Shyima was rescued from four years of child slavery at the age of twelve, and has since created her own (free) life and done all she could to help others avoid her fate. Shyima was born in Egypt, the 7th of 11 children. She had a happy childhood in some ways, playing marbles, playing with her younger siblings, and visiting her maternal family members. Her father, however, was abusive, though she did not fully recognize it at the time.
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When her older sister is accused of stealing from her employer, Shyima is selected to take her sister's place to repay the debt. She doesn't learn until years later that her parents actually did receive some money for her work. Either way, however, Shyima is there against her will, in an emotionally draining and exhausting environment, working long hours, and she herself does not directly receive the fruits of her labors. She is only eight years old, and she wants to be back with her family.
When she is about ten, her captors move to Irvine, California. She is the only one among the servants and slaves to go with them. Her conditions become worse, because she is the only one left serving them and she is blamed if anything goes wrong. She spends up to 20 hours a day cooking and cleaning, and has one meal a day. She of course does not go to school, is not taught English, and is usually kept out of sight.
After about two more years, a neighbor tips off the police and Shyima is rescued. She goes to a center for children who need help, and eventually lives with three different foster homes. Each foster home has its own strengths and weaknesses. Her first foster home is Muslim and bilingual – Arabic and English – and provides her with a structured homeschool environment to help her study. Shyima connects well with one of her classmates / neighbors. Her second foster home allows her to attend public school because their local Muslim school does not have students her age, but speaks only Arabic at home, limiting her ability to learn English more rapidly. She does not feel as supported as she feels she needs to be.
Her third foster family is not Muslim, and speaks only English. They send her to public school, and she loves her younger siblings. They eventually adopt her. Over time, Shyima feels friction with her adoptive mother, however. Shyima primarily agrees to the adoption because she thinks it will help her become as US Citizen faster. It doesn't, though. During this time, Shyima also helps with the prosecution of her former captors. She receives a large settlement which is placed in an account under her name. She benefits from some of the funds, but her adoptive parents also “borrow” a large portion of it and never repayed it. Shyima had ear-marked that money for college, and now it was gone. She also discovers she has rheumatoid arthritis. This is not something most teenagers have to deal with, but she does, and she learns to take care of herself over the long term so that her symptoms remain manageable.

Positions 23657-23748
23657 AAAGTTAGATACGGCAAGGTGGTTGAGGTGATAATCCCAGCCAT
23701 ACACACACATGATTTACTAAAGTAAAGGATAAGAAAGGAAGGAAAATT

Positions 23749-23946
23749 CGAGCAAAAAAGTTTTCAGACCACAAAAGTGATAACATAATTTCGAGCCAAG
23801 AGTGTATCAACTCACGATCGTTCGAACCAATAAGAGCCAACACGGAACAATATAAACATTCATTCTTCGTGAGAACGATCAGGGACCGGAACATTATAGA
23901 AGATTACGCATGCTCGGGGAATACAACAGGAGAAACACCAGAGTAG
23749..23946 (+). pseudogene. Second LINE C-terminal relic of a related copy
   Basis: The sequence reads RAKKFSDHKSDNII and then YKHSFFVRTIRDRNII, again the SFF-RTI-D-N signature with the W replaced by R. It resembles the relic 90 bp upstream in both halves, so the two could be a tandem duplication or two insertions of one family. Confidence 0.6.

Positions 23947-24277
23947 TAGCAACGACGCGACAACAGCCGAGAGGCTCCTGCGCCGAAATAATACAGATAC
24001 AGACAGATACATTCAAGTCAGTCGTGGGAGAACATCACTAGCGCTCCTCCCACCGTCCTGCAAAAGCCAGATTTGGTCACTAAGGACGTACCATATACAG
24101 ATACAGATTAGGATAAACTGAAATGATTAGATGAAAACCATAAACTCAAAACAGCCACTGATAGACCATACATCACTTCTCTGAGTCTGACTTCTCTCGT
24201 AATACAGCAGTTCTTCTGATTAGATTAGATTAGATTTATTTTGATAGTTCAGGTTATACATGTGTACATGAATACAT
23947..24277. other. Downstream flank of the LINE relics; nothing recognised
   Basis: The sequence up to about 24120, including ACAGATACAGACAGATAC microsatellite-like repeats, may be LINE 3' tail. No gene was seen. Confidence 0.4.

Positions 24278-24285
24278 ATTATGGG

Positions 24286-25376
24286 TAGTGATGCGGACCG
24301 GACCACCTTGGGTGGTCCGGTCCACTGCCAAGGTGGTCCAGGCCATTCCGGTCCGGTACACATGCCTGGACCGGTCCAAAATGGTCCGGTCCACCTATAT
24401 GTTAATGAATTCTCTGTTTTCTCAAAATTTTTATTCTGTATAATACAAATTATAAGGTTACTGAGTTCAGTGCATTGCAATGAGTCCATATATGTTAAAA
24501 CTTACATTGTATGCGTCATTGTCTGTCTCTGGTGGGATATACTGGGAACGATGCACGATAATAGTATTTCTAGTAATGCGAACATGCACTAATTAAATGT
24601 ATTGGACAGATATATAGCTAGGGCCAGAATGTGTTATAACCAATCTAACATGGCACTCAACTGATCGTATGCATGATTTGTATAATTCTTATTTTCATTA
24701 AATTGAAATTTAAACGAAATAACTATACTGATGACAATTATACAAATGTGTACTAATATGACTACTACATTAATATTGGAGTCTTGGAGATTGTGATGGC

Shyima also earns her driver's license and starts working. She has largely caught up in school, though English and math still give her more difficulty than other subjects. However, she is earning her own money, doing well at work, and making friends. She graduates from high school (a big accomplishment after starting from kindergarten level at age twelve with English as a second language), and spends three years in community college. She drops out, but views her dropout as temporary; as she writes the book, her goal is still to go into law enforcement, which requires a college degree. By then, she has worked her way into managerial positions at various local stores which have been paying her way.
While working as a manager at one store, she meets a man named Daniel, who she finds is someone she can trust. Trust has always been a big issue for her. They begin dating. About nine months after they begin dating, Shyima finally becomes a US citizen – a long-standing dream she has had. She also becomes pregnant. She wants to keep the baby, and though she doesn't mention marrying him, Daniel is supportive of her and excited about their child. In addition to her work, family, and friends, Shyima regularly speaks out about child slavery and does her best to accept as many speaking invitations she can. She has found it to be one way that she can make a difference for others.
Best part of story, including ending:
Hidden Girl addresses the important issue of human trafficking, which many Americans associate with other countries, but which actually is sometimes sneakily imported. Shyima's story serves to raise awareness and to help Americans be aware of what they can do to help stop it.
Best scene in story:
When Shyima passed her naturalization test, she was incredibly happy. English and studying had always been harder for her because she didn't have the opportunity to start learning English or studying until she was twelve. But becoming a US citizen was also an important goal for her.
Opinion about the main character:
Shyima is determined, but also careful about herself. She does what she believes to be right for herself at that time. As a result (at the very least in part) of her past, she also analyzes more carefully than most what is important about her relationships with others, and what does or does not merit trust.